Ken b’not Tzlofchad dovrot
The plea of Zelophehad’s daughters is just. (Numbers 27:7)
In this week’s Torah portion, Pinchas, we get a glimpse into legislative innovation in the book of Numbers. Here, the five daughters of Tzelofchad bring their case to Moses and the decision makers of the community. The verbs used to describe their actions are vatikravnah and vata’amodnah: The daughters of Tzelofchad came forward and stood before Moses and the assembly at the Tent of Meeting.
Until this point in biblical law, daughters cannot inherit the land of their fathers. But, after they come forward and stand up before the assembly, Moses presents their case to God, who rules: “Ken b’not Tzelofchad dovrot--the plea of the daughters of Tzelofchad is just” (Numbers 27:7).
In her book, Bewilderments: Reflections on the Book of Numbers, Avivah Gottlieb Zornberg writes, “The daughters of Tzelofchad have their meanings amplified by God’s words: Ken dovrot – ‘they speak with a just beauty, so as to realize My transcendent text on high.’ By saying ken, God supplements the power of the women’s words ... by speaking as they do, by enacting their own existence in God’s presence, the women give force to God’s text on high. Through the prism of ken, the Creator and (God’s) creatures give life and authorship to one another” (Zornberg 281).
God’s affirmation of the voices of Mahlah, Noah, Hoglah, Milcah, and Tirzah raises the force of their words. This is a rare biblical scene in which it is the voices of women impacting the enactment of law. Women’s voices, while present in biblical texts, are not often forceful enough to innovate legislation. Here, though, in a new kind of partnership with God, they give force to God’s text, and God gives more power to their otherwise marginalized words.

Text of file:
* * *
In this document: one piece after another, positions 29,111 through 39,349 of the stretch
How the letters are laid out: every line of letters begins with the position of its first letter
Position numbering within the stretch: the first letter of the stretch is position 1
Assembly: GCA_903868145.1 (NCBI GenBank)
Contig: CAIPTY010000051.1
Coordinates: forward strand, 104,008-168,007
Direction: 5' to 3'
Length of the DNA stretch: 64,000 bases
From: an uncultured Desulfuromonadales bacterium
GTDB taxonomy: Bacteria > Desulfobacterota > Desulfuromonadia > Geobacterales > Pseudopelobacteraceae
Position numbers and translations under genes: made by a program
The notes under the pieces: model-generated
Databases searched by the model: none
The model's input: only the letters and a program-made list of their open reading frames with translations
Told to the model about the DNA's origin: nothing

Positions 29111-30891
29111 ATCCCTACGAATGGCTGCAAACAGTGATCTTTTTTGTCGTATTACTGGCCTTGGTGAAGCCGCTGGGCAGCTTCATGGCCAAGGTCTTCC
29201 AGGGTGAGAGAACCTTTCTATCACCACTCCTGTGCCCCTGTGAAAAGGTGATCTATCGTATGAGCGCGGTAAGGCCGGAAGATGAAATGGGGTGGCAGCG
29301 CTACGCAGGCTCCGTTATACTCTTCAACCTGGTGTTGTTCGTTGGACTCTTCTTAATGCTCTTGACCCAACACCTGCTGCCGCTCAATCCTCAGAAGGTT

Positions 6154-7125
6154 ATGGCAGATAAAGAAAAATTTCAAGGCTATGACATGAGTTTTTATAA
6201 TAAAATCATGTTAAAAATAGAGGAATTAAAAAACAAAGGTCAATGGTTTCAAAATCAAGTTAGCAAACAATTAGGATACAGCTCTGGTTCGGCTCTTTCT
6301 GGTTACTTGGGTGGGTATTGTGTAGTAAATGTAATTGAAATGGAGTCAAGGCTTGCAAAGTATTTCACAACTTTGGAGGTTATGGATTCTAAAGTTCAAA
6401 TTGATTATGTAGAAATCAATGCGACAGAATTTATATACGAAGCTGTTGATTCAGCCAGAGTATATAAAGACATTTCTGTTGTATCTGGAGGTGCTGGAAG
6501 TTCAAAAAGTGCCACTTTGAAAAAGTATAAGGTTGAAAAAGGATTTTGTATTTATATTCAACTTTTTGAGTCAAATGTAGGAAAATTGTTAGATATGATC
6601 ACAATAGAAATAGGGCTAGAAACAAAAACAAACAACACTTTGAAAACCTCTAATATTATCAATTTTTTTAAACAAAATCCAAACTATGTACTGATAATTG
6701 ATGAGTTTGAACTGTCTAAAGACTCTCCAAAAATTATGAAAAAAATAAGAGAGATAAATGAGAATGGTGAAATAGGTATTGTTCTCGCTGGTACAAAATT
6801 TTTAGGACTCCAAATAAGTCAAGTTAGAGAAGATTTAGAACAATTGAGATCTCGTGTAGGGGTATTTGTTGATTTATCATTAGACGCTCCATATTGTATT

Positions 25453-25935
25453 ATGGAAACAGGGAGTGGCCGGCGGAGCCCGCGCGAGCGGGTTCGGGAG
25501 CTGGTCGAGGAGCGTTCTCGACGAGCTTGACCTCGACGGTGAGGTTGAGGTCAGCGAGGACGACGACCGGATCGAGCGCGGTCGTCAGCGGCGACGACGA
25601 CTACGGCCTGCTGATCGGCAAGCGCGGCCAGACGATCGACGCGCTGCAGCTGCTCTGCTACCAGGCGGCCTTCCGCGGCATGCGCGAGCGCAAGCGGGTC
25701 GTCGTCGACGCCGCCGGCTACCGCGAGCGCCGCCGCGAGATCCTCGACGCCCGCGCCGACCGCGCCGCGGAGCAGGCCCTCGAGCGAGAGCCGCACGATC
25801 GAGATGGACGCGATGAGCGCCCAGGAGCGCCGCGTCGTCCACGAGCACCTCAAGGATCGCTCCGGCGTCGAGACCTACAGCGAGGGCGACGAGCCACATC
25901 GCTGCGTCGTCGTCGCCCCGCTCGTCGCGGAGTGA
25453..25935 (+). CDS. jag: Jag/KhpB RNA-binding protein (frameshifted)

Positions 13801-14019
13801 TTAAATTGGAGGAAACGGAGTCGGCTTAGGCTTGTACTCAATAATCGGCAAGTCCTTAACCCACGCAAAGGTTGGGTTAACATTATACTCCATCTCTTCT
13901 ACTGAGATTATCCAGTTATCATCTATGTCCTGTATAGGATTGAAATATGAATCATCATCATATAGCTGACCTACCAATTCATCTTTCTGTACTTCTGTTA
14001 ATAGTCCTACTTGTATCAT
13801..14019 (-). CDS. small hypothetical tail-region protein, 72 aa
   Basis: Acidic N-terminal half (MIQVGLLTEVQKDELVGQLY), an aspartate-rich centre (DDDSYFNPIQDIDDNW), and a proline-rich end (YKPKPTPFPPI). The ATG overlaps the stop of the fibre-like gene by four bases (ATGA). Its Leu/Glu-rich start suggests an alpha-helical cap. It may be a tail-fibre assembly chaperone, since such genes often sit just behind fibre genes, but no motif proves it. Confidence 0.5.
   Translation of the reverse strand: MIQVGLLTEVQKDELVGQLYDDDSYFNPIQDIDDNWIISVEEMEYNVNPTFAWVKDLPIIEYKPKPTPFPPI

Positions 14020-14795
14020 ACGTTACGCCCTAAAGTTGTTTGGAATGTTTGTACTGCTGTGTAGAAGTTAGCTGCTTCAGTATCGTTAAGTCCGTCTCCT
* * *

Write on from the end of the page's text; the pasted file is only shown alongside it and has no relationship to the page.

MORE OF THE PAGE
There is great power in affirming the voices of those around us, especially those whose voices are marginalized. In these last several weeks, our nation has seen demonstrations of the lifting up of disenfranchised voices. With the surging of the Black Lives Matter movement, Jews around our country have had the opportunity and responsibility to consider what our own privileges are, and how we might amplify the voices of marginalized folks around us. By lifting up the truths of those around us who need our support, saying, “ken: we affirm the power of these truths,” we are able to better lift those voices. When we are brave enough to come forward and stand tall before the decision makers of our own communities, we can use our privileged positions to increase the force of the voices of others. May we find great inspiration in Mahlah, Noah, Hoglah, Milcah, and Tirzah, who demonstrate the power of standing up for what is right and being change makers in society.
Rabbi Elle Muhlbaum is the lower school director at Anshe Chesed Fairmount Temple in Beachwood.